This was not Mahuta’s only contribution to the Beehive website today.
A speech she delivered as Minister of Foreign Affairs was posted, too –
DevNet 2022: Keynote address
Locally led development is at the heart of Aotearoa New Zealand’s Pacific Resilience Approach. We are committed to supporting the development priorities of our Pacific partner countries, and wherever feasible, delivering our support through local actors – civil society and NGOs.
This was a speech delivered to the Aotearoa New Zealand International Development Studies Network, which describes itself as “ an interface amongst people and organisations working in or researching international development”.
The speech contained no examples (that we could find in a quick reading) of Mahuta bridling against Cabinet decisions. We stand to be corrected by our readers, if they can find what we missed.
Meanwhile her colleagues were –
Minister of Internal Affairs, Jan Tinetti is today announcing changes to the board members of Fire and Emergency New Zealand (FENZ) to assist in improved performance from the Crown Entity.
An independent review of FENZ found it has fallen short in improving its workplace culture.
The review, led by Belinda Clark QSO, was commissioned following a damning 2019 review by Judge Coral Shaw which found the organisation had a culture of bullying and harassment as well as unacceptable levels of homophobia, sexism and racism.
The two new FENZ Board members are Ruth Dyson, a former Labour minister, as Deputy Chair, and Belinda Clark. Dyson and Clark will be in place for an initial period of 12 months.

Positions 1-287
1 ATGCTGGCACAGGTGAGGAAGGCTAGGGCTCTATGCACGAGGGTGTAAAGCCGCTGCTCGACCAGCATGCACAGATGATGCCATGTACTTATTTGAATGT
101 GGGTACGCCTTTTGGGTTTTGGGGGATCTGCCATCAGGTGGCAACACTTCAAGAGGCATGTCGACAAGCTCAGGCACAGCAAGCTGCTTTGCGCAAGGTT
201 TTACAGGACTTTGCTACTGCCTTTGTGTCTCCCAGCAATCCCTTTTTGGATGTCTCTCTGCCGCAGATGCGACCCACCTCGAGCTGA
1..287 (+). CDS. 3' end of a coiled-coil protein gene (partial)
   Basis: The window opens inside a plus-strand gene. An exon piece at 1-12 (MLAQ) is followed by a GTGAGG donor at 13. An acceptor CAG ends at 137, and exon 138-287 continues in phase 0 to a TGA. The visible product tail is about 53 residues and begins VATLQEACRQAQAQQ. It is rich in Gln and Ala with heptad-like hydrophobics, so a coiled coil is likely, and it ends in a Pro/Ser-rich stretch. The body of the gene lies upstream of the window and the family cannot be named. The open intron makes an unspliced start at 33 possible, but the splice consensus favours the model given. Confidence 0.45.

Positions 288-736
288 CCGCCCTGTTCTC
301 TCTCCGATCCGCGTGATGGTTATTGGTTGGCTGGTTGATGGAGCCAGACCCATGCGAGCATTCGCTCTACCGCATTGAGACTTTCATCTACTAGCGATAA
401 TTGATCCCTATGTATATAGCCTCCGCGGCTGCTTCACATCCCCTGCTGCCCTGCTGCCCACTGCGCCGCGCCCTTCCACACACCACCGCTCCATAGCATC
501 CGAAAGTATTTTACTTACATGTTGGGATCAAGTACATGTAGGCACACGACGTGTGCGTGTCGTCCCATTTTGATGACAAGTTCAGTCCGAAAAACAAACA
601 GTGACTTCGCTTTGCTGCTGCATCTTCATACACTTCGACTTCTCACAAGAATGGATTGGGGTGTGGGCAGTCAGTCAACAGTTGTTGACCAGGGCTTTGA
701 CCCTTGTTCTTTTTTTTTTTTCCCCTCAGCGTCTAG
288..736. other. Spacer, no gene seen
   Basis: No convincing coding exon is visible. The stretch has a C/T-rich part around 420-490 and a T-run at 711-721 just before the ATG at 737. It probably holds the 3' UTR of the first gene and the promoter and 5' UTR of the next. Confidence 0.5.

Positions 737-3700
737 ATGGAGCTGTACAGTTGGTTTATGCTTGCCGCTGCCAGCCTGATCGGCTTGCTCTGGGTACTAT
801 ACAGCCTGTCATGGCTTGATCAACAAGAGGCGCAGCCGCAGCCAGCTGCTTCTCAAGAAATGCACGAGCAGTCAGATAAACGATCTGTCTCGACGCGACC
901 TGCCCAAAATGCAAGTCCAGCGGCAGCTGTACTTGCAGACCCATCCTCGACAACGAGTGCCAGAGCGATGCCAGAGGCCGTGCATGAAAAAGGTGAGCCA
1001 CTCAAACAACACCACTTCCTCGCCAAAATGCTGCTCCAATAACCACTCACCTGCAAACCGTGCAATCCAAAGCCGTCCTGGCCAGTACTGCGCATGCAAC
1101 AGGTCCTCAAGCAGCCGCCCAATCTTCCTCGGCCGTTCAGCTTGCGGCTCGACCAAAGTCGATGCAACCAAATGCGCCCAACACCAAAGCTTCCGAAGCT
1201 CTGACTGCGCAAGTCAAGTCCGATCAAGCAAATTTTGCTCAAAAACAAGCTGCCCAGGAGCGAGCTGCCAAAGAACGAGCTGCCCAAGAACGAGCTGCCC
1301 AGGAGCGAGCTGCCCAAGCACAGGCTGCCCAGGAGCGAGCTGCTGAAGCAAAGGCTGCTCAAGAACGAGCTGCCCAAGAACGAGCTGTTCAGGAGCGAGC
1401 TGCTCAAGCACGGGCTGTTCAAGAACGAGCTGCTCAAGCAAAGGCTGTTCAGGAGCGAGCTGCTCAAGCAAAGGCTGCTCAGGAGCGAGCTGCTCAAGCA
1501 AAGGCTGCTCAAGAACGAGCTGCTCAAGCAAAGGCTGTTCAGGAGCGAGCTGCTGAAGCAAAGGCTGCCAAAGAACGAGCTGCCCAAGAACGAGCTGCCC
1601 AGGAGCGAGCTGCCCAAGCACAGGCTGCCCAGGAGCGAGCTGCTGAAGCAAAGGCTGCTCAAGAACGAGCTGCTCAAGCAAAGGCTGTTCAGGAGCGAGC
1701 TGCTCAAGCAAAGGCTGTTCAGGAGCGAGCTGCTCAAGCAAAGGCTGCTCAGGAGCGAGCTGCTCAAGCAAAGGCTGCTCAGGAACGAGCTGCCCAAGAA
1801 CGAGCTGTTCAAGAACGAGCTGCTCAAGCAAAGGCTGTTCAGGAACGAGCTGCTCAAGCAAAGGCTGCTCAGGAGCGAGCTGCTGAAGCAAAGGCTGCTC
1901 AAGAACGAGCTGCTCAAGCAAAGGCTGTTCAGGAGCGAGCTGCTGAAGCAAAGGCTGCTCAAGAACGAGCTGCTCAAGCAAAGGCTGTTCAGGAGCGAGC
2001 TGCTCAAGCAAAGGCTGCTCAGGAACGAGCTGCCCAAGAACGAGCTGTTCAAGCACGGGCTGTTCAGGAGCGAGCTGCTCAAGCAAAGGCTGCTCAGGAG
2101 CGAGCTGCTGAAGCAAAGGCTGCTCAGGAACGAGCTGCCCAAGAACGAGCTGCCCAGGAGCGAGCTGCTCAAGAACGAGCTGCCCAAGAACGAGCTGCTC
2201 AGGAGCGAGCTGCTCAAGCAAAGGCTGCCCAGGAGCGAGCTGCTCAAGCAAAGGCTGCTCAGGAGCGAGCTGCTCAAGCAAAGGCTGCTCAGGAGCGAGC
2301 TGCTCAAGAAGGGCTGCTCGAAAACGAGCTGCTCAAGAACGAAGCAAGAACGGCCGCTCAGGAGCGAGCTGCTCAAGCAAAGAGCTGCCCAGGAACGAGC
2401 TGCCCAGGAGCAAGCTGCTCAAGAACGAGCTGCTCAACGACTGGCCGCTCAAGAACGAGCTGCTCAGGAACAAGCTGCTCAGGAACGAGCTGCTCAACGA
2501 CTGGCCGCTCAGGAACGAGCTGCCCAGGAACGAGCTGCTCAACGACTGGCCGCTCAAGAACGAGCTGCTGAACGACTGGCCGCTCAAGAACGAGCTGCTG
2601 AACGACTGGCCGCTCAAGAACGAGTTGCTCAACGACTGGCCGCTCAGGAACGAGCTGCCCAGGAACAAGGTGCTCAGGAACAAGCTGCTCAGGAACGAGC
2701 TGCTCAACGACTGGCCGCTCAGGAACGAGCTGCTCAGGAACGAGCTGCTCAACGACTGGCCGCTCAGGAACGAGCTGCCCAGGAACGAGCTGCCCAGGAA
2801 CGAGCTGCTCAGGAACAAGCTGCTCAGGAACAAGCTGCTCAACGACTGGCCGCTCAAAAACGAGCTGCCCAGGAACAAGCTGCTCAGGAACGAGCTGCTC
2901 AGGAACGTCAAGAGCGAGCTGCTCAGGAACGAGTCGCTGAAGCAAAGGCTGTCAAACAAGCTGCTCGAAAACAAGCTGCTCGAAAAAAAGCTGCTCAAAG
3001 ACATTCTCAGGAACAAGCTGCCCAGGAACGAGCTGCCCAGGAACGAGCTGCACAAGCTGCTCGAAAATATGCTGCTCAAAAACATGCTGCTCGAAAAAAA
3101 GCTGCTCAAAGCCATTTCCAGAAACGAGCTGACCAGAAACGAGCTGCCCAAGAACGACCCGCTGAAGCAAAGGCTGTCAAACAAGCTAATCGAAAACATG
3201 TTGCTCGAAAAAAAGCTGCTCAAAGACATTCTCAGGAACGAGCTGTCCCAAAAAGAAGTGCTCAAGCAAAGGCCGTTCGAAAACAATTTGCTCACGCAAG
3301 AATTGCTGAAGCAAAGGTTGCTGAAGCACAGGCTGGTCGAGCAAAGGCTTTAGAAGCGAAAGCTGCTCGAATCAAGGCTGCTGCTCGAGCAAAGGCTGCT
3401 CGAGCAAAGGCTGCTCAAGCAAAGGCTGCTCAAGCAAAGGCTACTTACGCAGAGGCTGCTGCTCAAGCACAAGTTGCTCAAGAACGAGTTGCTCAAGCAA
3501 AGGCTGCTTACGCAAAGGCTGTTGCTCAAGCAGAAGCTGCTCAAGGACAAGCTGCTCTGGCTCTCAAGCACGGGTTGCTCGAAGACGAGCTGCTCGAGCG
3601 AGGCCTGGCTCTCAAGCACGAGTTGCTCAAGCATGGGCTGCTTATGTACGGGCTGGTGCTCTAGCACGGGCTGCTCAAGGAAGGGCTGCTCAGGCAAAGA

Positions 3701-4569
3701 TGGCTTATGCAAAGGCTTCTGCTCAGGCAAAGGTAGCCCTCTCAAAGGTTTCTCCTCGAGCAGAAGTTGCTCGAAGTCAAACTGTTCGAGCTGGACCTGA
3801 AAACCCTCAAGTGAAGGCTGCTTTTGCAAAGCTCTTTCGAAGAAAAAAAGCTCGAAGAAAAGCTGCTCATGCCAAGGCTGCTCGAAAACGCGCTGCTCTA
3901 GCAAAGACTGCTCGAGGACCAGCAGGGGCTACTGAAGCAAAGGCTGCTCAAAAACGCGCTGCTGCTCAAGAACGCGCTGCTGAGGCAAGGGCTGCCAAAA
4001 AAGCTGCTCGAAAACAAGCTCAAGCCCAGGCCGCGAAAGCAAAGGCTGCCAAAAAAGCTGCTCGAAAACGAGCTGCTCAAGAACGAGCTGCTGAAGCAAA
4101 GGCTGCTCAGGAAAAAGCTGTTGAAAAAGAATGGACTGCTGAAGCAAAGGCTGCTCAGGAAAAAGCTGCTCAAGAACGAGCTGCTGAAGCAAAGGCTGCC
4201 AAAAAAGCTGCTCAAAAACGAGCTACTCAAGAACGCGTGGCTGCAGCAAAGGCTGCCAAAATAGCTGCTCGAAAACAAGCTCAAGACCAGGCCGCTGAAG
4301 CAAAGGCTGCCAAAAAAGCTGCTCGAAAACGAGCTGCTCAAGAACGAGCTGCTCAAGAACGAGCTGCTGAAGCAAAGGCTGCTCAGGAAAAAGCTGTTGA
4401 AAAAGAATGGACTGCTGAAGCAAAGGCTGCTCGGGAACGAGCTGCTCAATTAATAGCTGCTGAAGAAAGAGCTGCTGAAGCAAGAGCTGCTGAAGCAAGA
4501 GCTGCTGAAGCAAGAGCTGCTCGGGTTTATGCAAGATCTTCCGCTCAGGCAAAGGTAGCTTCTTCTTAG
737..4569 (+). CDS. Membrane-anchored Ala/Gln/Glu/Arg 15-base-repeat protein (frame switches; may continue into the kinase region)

Jan Tinetti said the review of FENZ’s Workplace Culture and Complaint Handling Practices raised complex and challenging issues for FENZ to address. Issues also arise in a context of other upcoming challenges such as an ambitious asset investment programme, implementing a new Collective Employment Agreement, and re-establishing positive relationships following protracted and difficult bargaining.
Updating freshwater regulations
The Government has updated the Essential Freshwater 2020 regulations to support their effective implementation, and in response to consultation feedback.
Making our homes warmer and healthier
The Government’s flagship insulation and heating programme, Warmer Kiwi Homes, has passed 100,000 installations of insulation and efficient heaters, making homes warmer and healthier.
Introducing a “circuit-breaker” that will “stop children re-offending”
The Government will introduce a ‘circuit-breaker’ response aimed at quickly addressing the repeat offending of a small group of children and young people, Minister for Children Kelvin Davis, Minister of Police Chris Hipkins and Minister for Social Development and Employment Carmel Sepuloni announced today.